We storyboarded each one out and developed overly simplistic design languages to try and keep the interfaces at a minimal level. Then we began to work with some Creative Technologists to figure out how these could be made to work.



We decided to focus on projection as our main display mechanic, which meant we had to extensively test how projectors would need to be set up within a home environment. Sometimes we discovered it just wasn’t feasible yet with the products available on the market, whether it was based on the size of the projectors, or even the environmental conditions they were being used in. Optimal lighting settings, projection angles and timing all had to be perfected to make the concepts work.

We started to see what opportunities machine learning could afford us, in mapping the spacial qualities of the objects they were projecting onto, and then used a certain amount smoke and mirrors to work around the constraints we hit up against.



The final results of our project were always going to be a set of videos we could share with potential clients and the wider world. With everything that we learnt from our prototyping efforts, we set everything up again and filmed everything in a proper studio to create the best looking demos we could. Our rule was that everything in our videos had to be shot in camera, and we didn’t want to add anything in post-production.

MR process 1
MR process 2

It was an immensely interesting project to embark on and we learnt an awful lot about what could be possible with projection-assisted MR/AR systems in the next 5 to 10 years.

All our findings were shared on our social media channels, and we received a lot of interest from potential clients. One such client was Panasonic, which commissioned us to work on a large-scale Mixed Reality project with their internal team which we look forward to hopefully seeing out in the real world at some point soon.

Beyond that, it was also picked up in the press too, with The Evening Standard running an article on it in both their print and online editions.


A much more direct result of our Mixed Reality work was the opportunity to adapt one of our concepts for a competition being run by Dezeen, in conjunction with Samsung’s new Ambient Mode feature on their next generation televisions. Ambient Mode is their new feature that attempts to help blend your television in with the surroundings of your home. Rather than having a dark black screen take up your wall space, Ambient Mode takes this opportunity to create something beautiful that is both adaptive and responsive to your environment.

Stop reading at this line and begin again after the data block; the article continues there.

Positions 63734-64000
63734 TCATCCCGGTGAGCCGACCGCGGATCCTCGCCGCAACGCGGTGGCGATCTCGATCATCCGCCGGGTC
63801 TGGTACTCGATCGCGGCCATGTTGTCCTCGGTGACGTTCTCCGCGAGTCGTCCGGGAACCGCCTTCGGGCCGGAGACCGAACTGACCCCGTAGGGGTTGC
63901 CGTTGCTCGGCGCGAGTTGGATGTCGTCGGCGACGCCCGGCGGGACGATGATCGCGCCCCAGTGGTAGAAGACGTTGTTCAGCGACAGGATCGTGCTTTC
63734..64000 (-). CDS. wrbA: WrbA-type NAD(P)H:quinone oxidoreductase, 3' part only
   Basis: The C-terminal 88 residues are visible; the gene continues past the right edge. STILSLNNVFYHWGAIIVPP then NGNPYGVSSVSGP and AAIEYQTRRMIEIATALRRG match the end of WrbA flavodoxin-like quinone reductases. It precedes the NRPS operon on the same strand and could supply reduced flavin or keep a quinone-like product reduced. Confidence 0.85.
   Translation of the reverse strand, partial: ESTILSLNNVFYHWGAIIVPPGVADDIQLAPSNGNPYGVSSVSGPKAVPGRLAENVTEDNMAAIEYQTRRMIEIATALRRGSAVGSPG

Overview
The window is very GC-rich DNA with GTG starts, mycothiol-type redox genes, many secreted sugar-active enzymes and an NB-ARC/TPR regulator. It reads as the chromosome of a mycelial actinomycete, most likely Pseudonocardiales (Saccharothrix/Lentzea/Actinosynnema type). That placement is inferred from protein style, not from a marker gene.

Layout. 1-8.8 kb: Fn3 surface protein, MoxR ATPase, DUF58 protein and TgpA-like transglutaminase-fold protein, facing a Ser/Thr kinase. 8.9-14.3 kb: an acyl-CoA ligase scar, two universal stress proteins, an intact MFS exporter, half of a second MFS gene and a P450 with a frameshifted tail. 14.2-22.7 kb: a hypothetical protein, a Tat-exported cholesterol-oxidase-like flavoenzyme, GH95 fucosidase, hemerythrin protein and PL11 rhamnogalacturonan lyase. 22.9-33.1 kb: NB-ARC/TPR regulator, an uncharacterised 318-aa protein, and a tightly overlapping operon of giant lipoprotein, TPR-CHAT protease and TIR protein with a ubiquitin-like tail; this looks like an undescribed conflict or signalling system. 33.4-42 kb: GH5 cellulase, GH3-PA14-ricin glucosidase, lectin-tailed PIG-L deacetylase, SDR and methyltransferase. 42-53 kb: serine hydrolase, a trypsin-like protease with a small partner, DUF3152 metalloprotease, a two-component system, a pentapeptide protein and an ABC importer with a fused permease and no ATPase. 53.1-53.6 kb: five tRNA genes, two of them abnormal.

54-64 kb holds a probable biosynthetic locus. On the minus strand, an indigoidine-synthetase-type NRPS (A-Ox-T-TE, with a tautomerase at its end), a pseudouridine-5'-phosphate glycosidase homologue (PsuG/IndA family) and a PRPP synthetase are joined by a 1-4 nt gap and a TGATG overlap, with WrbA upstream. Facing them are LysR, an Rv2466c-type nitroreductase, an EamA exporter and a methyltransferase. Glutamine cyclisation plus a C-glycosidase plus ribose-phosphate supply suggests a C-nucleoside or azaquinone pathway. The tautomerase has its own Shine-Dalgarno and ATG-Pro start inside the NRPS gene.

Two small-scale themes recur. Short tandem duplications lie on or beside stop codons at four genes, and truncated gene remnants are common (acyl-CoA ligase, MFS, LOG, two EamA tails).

We decided to take our ‘fish mobile’ concept and redevelop it for a more reactive digital space. We wanted the piece to really reflect the room it would be living in, utilising complimentary colour palettes and backgrounds. The lighting level in the room could also determine how fast the fish spun, and then using the motion sensors in the television to trigger the shadow animation when it detected movement close to the frame.


We started by redesigning our fish, so they no longer relied on the original Flensted design.


What was originally a real physical mobile now had to be rebuilt in 3D with realistic hanging and swinging physics.


As before, the shadows are digital, but now had to be more closely tracked to how the ‘real’ shadows of the new digital fish moved.



After being shortlisted in the top 5, we were invited to present our concept at Samsung’s stand at IFA 2018 in Berlin. And then to our great delight, we ended up winning the competition overall, which was judged by the likes of design legends Neville Brody and Erwan Bouroullec.


Matthew at IFA, with our booth and trophy.


The judges talk through the top 5 entries, and then discuss our winning along with Matthew.